I’ve been playing guitar, mostly electric, since I was 11 years old. Every once in a while, I look for something new to try. It turns out that the very day that I looked at 3 string blues sticks at L&M would be the day I would hear about Cigar Box Guitars and Craig Williams. I knew I didn’t buy the blues stick for a reason! Craig was that reason! I ordered a box right way which turned into a budding musical friendship and inspired the following interview. Also note that 17000 of the Alan Lomax recordings are now available online.
When and where did you first see/hear about CGBs?
When i first picked up the guitar I was heavily influenced by the folk music that my parents were playing. Traditional English and appalatian stuff. As I started to find my voice I started stumbling across this old country blues music from early part of this century. As I started researching these old legends I discovered a lot of them started out with these crudely made, one string diddly bows and three string cigar box guitars.
What are some early recordings of DBs and CBGs people can check out?
The cigar box guitar dates back to the mid 1800″s where it was more commonly made as a fiddle. this is before records were being made. You tube is a great source of information and music. Most of this will be more current covers as a lot of the old blues guys had gotten a hold of actual 6 or 12 string guitars by the time they started recording. Buddy Guy, BB King, Sleepy John Este’s, Son House, and Bo Diddley are a few artists that started out with CBG’s. But there were many more. If you research Alan Lomax’s rural blues field recordings he made for the Library of Congress in the 20′s, 30′s, and 40′s, there is some recordings where CBG’s and Diddly Bows were used.
Also, check out the more recent movie “It might get loud”. the opening scene is Jack White, from the White Stripes, making and playing an electrified Diddly Bow out in a cow pasture. Very cool, and the setting gives off a little of the old timey vide. Jack White makes a Diddley Bow:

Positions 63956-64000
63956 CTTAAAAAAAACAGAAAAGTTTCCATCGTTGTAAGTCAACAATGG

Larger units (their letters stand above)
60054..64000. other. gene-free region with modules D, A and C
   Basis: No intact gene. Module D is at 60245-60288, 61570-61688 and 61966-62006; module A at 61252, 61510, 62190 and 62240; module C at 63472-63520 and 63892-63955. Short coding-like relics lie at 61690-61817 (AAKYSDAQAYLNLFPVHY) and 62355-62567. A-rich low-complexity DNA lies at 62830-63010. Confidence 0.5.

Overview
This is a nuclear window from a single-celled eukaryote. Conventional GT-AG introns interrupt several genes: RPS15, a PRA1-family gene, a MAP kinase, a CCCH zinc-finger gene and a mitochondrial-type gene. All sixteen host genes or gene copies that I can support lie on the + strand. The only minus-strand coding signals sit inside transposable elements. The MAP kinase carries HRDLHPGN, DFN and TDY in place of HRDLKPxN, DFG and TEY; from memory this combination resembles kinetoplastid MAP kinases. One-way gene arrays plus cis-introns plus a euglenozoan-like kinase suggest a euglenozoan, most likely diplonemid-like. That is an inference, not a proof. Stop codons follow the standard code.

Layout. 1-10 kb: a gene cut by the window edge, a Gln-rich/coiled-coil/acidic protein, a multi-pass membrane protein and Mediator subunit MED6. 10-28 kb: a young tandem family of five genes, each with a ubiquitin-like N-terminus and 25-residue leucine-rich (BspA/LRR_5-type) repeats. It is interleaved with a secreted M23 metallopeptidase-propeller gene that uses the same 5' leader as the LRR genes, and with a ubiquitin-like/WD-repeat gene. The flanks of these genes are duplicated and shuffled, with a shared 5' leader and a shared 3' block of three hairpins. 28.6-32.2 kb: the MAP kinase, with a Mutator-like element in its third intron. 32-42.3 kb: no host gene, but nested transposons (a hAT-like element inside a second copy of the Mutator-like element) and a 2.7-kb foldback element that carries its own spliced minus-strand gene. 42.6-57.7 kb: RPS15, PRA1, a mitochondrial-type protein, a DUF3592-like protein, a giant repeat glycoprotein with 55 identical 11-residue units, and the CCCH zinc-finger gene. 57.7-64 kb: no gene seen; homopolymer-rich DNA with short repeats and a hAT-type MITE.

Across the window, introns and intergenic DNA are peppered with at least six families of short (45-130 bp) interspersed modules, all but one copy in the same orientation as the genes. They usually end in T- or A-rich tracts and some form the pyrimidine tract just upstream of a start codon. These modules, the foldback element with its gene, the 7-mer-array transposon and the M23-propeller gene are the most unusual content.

Thanks for lending me that movie, btw. I want a Diddley Bow in my kitchen! Your aesthetic is pretty classic. Your boxes have pickups (not visible) but they are gritty fer sure. Have you ever considered putting a more serious pickup in your CBGs so they can be played really loud? Half question, half request.
Yeah, I try to keep them as traditional as I can, but I have to make a few aesthetic changes. For instance, these guitars were often built with a broom handle necks and no frets. Obviously today’s players want something a little more versatile and nicer looking, so I do build a proper neck with frets on mine. I use bolts for my nut and bridge, and door hinges for the tail piece. It keeps them a little more authentic. I choose not to use a proper pick up on these and go with the simple piezzo transducer because the piezzo has such a raw and dirty sound which I feel suits these instruments a lot more. These things were crudely made, rough sounding guitars played by poor share cropping laborers in the south, mostly on back porches after a hard day in the field. I am not opposed to using a proper pick up, but to be honest, nobody has asked me yet.
I gotta say it keeps things simple and clean not having to see the pickup as well. Where did you learn about making bottle neck slides? Such a cool addition to the box purchase.